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The Two Sheds Review: BAMMA 2
By JULIAN RADBOURNE, MOP Squad Sports Staff Writer
Feb 23, 2010 - 9:57:11 AM

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It took a while, and there were apparently a few hiccups along the way, but the British Association of Mixed Martial Arts returned for their second show, broadcast on Bravo this past Sunday, with Christian O’Connell, Bret Freeman and Graham Little handling commentary duties.

The broadcast began with lightweight action as A.J. Wenn faced Ali McClean. An interesting fight to begin the show with, with the majority of the action on the ground. McClean showed some good ground work here, although he came up short with his submission attempts. Wenn did okay, but with the fight going the distance the judges rendered a decision, and they couldn’t separate them, scoring it as a draw. A slightly surprising decision. I thought McClean just edged it with his better work rate.

It was up to the middleweight division for the next fight as Mike Ling took on Russell Smith. This fight grabbed my attention straight away, mainly because I’ve never seen a six-foot-seven middleweight before! Ling had a massive eight inch height advantage, but that didn’t stop Smith from coming forward from the outset, rocking Ling with a series of blows. From there we got an outstanding back and forth battle with Ling synching in a rear naked choke for the submission win just as the first round was coming to an end. Ling is definitely a fighter I’ll be looking out for in the future, and given his size it won’t be hard to miss him!

More lightweight action followed, with Peter Duncan and Xandinho. A very technical battle saw the Brazilian start strongly, with the purple haired Irishman always mounting a comeback after Xandinho’s submission attempts. By the time the third round started Xandinho looked shattered, and Duncan controlled the majority of the round. It was enough to earn him the decision. A very enjoyable fight here.

Then it was on to the first title fight of the evening as Rob Sinclair faced Nathan Beer for the vacant Lightweight title. Scheduled for five rounds, this didn’t make it past the first as both men put on a good striking display until Sinclair caught Beer with a right that sent him staggering back towards the cage. A big left dropped Beer, and it wasn’t long before the referee stopped the fight, giving the impressive Sinclair the title winning knockout.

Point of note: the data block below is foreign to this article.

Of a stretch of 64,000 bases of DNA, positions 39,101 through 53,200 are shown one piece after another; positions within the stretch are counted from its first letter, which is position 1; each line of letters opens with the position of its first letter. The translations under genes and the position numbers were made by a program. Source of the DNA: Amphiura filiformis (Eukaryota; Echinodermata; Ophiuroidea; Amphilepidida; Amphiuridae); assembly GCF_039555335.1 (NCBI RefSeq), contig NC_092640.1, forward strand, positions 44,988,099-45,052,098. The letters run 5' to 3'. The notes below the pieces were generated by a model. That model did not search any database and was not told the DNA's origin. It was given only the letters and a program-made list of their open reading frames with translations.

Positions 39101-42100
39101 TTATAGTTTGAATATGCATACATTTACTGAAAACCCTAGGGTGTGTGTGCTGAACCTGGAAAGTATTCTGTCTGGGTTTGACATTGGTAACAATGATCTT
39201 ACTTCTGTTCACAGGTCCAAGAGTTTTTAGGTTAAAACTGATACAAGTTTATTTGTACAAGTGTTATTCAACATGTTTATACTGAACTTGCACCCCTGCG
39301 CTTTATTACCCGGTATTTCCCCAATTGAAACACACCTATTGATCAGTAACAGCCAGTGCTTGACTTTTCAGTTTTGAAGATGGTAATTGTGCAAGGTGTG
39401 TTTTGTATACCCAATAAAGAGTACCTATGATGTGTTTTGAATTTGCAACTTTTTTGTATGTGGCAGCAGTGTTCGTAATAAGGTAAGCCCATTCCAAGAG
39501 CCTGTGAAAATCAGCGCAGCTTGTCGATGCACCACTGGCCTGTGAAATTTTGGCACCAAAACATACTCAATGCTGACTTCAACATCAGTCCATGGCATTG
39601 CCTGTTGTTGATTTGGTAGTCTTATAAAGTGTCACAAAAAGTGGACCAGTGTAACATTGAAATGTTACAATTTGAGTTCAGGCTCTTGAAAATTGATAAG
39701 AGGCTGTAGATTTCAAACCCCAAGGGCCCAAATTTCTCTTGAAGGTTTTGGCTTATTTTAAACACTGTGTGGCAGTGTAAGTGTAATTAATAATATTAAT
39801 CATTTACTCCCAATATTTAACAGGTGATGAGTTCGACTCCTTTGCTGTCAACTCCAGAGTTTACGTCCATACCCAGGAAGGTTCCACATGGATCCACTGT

It was up to the welterweight division for the next fight, as Sam Elsdon went up against Gunnar Nelson. The Icelander came into this one with a big reputation, and he lived up to that reputation with some excellent ground work, scoring with a big take down before transitioning to Elsdon’s back, where he could apply a rear naked choke for the submission win. I have to admit that I’d never heard of Nelson before this fight, but this kid has a bright future ahead of him.

The main event saw Alan Omer take on Paul Reed for the vacant Featherweight title. This was a fight definitely worthy of it’s place on the card. The first three rounds saw Reed put on a tremendous performance on the ground as he dominated the German. Omer was only able to connect with a few shots. Then, as the fight entered the fourth round things changed dramatically as Omer went to work on the ground, and it wasn’t long before he synched in a triangle choke for the submission win in what was definitely the fight of the night.

In conclusion - well, we had to wait nearly ten months, but BAMMA certainly delivered with their second show. The quality of the fights was good, with performances ranging from good to outstanding. Production-wise it had a different feel to their counterparts over at Ultimate Challenge. While Dave O’Donnell is often seen getting very excited during his shows, BAMMA could really be described as having a decidedly understated British feel about it, and that’s a good thing, because the MMA scene here in Britain would look dull if everyone tried to copy each other. Let’s hope that they don’t go too over the top for their next show in May, which sees Tom “Kong” Watson taking on the over-publicised Mr. Katie Price himself, Alex Reid. My money’s on Watson for that one.

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